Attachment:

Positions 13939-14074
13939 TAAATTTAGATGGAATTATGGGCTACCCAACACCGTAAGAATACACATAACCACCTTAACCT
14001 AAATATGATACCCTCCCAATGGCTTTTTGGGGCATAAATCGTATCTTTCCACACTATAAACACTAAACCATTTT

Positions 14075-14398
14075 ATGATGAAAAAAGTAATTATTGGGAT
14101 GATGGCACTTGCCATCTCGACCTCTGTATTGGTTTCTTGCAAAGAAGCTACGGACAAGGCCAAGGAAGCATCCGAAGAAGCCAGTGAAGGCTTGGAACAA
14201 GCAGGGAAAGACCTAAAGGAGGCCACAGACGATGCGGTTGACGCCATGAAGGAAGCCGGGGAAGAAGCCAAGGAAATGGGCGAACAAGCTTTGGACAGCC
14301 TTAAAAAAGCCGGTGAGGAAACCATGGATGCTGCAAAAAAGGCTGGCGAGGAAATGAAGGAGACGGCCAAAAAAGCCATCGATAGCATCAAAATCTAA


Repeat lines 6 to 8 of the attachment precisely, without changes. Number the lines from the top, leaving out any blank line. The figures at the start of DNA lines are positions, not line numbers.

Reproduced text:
14101 GATGGCACTTGCCATCTCGACCTCTGTATTGGTTTCTTGCAAAGAAGCTACGGACAAGGCCAAGGAAGCATCCGAAGAAGCCAGTGAAGGCTTGGAACAA
14201 GCAGGGAAAGACCTAAAGGAGGCCACAGACGATGCGGTTGACGCCATGAAGGAAGCCGGGGAAGAAGCCAAGGAAATGGGCGAACAAGCTTTGGACAGCC
14301 TTAAAAAAGCCGGTGAGGAAACCATGGATGCTGCAAAAAAGGCTGGCGAGGAAATGAAGGAGACGGCCAAAAAAGCCATCGATAGCATCAAAATCTAA